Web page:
On accountability issues, the report "seemed to be mandating a more top-down, federally controlled approach, which is a new thrust and pretty troubling," explains Tim McDonough, ACE's public affairs director.
On financial issues, ACE objects to "the notion that family income would be used as a benchmark for tuition prices," McDonough says. "We thought that wasn't fair. No other industry benchmarks its prices based on family income. It's based on the cost of doing business." In the higher ed business, tuition should be based on "the budget realities for each particular college and university," McDonough adds.
"cameo mention" in the commission's vision for higher learning in America.
Individual associations that are ACE members have weighed in with their own assessments of the commission's work. While the report was generally positive, it "does not entirely capture the current realities and challenges facing community colleges," the American Association of Community Colleges asserted in a statement. AACC hailed the commission's call for a substantial increase in need-based student aid, but cited the "misconception that increases in student financial aid fuel tuition increases." That's "patently untrue" at community colleges, the statement said.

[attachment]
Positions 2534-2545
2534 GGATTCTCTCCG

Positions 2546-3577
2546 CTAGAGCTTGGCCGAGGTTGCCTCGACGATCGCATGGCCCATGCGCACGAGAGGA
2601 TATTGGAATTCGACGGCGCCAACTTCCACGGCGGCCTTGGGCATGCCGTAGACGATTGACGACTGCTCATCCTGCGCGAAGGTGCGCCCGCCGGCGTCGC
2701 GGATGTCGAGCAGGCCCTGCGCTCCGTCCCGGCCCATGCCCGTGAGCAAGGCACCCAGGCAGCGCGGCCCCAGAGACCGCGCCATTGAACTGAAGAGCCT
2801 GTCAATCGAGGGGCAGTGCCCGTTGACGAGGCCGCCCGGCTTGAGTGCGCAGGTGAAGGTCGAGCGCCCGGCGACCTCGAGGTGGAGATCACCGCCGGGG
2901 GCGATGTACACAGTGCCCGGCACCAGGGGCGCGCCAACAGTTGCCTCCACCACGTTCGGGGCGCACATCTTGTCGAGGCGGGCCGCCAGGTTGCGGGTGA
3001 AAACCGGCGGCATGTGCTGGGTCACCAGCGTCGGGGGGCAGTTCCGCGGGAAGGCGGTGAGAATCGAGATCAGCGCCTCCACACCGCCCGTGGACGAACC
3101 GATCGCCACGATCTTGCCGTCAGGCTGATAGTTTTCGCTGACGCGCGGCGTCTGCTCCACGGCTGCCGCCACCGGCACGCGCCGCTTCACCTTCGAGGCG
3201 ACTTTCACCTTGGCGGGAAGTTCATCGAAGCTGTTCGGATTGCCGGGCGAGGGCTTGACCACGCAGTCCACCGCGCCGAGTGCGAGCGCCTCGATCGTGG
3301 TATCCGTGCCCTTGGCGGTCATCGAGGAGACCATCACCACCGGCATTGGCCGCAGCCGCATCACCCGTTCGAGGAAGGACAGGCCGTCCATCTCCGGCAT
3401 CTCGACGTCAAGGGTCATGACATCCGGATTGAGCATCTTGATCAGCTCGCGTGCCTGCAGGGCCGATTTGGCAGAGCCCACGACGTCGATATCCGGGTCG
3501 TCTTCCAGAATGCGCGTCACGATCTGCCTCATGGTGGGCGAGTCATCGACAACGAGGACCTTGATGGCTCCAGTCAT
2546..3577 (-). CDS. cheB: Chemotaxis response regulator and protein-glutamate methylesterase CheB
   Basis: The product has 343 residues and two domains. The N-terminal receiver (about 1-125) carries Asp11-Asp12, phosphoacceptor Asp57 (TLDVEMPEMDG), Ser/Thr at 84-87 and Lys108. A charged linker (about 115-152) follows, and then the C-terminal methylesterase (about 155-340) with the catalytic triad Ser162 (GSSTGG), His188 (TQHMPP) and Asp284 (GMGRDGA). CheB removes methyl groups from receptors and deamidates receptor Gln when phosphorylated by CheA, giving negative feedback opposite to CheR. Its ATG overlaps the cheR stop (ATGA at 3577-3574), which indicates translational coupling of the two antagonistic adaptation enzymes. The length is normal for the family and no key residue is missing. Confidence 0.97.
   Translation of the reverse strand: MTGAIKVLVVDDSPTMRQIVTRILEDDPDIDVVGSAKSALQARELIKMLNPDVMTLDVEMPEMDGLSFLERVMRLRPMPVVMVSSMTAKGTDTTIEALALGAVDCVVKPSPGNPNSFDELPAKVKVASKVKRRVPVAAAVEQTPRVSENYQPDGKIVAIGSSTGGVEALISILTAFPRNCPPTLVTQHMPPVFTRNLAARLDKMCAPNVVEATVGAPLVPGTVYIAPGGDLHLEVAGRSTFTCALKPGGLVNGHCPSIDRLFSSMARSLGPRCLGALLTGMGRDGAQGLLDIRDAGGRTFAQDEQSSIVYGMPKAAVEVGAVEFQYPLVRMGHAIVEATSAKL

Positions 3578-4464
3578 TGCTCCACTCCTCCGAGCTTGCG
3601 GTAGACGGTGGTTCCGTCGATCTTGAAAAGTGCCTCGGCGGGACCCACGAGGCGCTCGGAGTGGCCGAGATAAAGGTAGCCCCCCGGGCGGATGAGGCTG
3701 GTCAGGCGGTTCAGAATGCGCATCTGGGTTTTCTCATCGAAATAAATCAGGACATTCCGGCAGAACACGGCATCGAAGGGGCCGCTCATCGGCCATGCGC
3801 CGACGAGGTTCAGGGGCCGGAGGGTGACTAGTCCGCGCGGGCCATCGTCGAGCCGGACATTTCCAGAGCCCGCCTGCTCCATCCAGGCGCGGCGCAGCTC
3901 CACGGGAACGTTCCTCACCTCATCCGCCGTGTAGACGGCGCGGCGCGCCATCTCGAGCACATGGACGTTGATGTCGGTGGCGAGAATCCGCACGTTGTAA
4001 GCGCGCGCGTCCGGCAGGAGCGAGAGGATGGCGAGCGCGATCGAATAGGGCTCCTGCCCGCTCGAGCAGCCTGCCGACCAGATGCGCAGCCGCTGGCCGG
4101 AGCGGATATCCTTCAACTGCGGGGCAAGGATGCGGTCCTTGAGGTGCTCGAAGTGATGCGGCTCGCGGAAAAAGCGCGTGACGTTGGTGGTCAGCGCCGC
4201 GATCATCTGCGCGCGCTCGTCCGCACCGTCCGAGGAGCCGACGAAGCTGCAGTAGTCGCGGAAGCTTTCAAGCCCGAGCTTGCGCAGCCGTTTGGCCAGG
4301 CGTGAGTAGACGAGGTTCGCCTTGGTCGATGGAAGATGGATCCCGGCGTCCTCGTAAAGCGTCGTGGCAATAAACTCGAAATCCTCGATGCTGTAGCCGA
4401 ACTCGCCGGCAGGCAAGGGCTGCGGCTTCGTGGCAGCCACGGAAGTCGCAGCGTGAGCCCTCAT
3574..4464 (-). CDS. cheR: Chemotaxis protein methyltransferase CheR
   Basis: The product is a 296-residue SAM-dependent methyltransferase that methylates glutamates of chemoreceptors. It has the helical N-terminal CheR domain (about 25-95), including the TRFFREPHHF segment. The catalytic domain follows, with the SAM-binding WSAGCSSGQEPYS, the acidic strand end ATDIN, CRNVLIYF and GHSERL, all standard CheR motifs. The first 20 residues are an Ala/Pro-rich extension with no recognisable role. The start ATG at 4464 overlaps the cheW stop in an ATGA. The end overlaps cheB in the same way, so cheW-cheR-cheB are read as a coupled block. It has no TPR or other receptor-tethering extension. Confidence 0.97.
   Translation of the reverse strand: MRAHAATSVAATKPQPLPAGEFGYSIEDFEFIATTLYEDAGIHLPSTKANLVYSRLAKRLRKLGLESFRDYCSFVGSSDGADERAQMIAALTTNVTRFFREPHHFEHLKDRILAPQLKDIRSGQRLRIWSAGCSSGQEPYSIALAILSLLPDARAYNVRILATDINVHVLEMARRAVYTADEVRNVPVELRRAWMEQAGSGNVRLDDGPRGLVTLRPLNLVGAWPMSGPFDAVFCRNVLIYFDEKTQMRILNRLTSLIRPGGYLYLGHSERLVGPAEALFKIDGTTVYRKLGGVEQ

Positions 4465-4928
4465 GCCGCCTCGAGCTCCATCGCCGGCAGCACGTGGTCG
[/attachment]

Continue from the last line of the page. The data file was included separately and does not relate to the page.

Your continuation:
Commenting on the third draft of the report before the final version, the Association of American Colleges and Universities (AAC&U) said "the devil is in the details" and the details "chart a dismal direction" for undergraduate learning and the quality of American research. It noted a particular absence of attention to faculty. Apart from a "cameo mention," faculty "disappear altogether from the commission's vision for higher learning in America," AAC&U stated. "All in all, the report is deeply disappointing," it concluded.
The Association of American Universities (AAU), which represents 60 leading public and private research universities in the United States, expressed concern that the report "deals almost exclusively with undergraduate education" and says little about the multiple roles of universities, "especially with regard to research and graduate education."
The National Association of Independent Colleges and Universities (NAICU) registered its objections to provisions of the report that it said would intrude on student and family privacy through a federal student unit record data system. NAICU members "find this idea chilling," David L. Warren, the association's president, wrote in a letter to Commission Chairman Charles Miller two days before the final draft was issued. Miller told reporters after the document was released that it should be the focus of a "national dialogue" among business leaders and governors as well as educators.
Although the education department could implement some of the panel's recommendations by regulation, some others, including simplifying the federal student aid system, would require action by Congress, said McDonough. "That will be very controversial," and it remains to be seen whether Spellings will go to Capitol Hill.